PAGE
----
By Justin Nygard
The moment you get to the dorms the first day, you are welcomed by CIEE’s amazing staff, whom have done everything they can to make our adjustment to the Chinese lifestyle and local area seamless. This might sound like I am over exaggerating about how easy it is to begin living in China, but you can ask any student their first impression of China and they will all say that even after a week of living here, they still cannot comprehend that they are in China. What I mean is Nanjing is an extremely modern city that makes living in China resemble like living in the states. Although the city has its share of western influences, Nanjing also holds a considerable amount of traditional and historical places let alone not to mention everyone speaks Mandarin. In my opinion, it is more comfortable than Shanghai, being that it is safer, smaller city. In addition to being more traditional than the westernized and developed city that is Beijing.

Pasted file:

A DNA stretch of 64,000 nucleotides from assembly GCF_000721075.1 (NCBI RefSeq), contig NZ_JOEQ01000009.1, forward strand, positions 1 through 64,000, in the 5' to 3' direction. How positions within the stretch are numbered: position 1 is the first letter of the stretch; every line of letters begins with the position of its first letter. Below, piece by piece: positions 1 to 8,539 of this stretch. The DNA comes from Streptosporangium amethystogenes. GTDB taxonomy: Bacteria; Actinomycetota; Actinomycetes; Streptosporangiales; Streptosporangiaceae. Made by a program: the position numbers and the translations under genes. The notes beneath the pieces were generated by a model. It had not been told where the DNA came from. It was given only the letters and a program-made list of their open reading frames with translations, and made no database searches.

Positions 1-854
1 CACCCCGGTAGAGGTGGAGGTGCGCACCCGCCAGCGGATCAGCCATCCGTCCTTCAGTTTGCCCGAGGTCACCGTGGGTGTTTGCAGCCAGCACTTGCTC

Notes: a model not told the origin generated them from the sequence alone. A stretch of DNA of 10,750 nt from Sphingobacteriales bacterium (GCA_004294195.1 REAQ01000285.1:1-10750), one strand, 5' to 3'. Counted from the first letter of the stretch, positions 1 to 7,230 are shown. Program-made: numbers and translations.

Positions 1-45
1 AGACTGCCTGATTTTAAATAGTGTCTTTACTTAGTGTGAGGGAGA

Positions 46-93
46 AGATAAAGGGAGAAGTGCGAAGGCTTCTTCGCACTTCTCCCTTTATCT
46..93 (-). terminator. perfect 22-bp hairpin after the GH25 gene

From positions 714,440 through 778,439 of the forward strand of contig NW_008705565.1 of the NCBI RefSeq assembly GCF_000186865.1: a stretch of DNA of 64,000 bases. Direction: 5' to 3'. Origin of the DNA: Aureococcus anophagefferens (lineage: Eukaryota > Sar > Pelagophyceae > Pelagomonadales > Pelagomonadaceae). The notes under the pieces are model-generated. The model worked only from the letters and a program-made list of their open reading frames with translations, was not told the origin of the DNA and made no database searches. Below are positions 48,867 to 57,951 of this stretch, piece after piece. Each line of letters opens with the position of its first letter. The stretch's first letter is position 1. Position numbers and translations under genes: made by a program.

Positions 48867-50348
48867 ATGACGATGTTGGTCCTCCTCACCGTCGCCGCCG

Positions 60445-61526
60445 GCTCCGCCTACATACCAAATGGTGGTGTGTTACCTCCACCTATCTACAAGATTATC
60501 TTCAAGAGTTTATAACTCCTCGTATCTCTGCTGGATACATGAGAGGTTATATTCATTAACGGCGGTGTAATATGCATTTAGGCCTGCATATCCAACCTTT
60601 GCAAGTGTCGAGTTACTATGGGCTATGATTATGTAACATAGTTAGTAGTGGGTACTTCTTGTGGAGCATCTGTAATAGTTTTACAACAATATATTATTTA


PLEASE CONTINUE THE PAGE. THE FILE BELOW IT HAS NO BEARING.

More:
Within the first few days we students are taken on tours of the most important places to know near the dormitories such as the local market, banks, and subway stations. Another way that we students familiarize ourselves with the local area is that our program staff organized a scavenger hunt of places that previous CIEE students most frequented like coffee shops, restaurants, and other places to hang out or study.
Students get ready for the scavenger hunt. (photo credit: Jun Jiang)
It was a really fun way to work together to use our Chinese to find our way around as a group. We also visited places like the Ganxi Old Residence, Xuanwu Lake, the six-hundred year old Ming city wall, a Confucian temple, and other historical landmarks where we learned the importance of Nanjing, being that it was the birthplace of democracy in China, even though it was short lived. Even though I have lived here for a semester, I am continually learning how the events that took place here in this city shaped the way China is today. In comparison to other cities I have visited, Nanjing has a great balance of traditional and modern aspects.
Students participate in an ice-breaker during the orientation. (photo credit: Jun Jiang)
Students visit the Ganxi Residence which also serves as Nanjing Folklore Museum.(photo credit: Jun Jiang)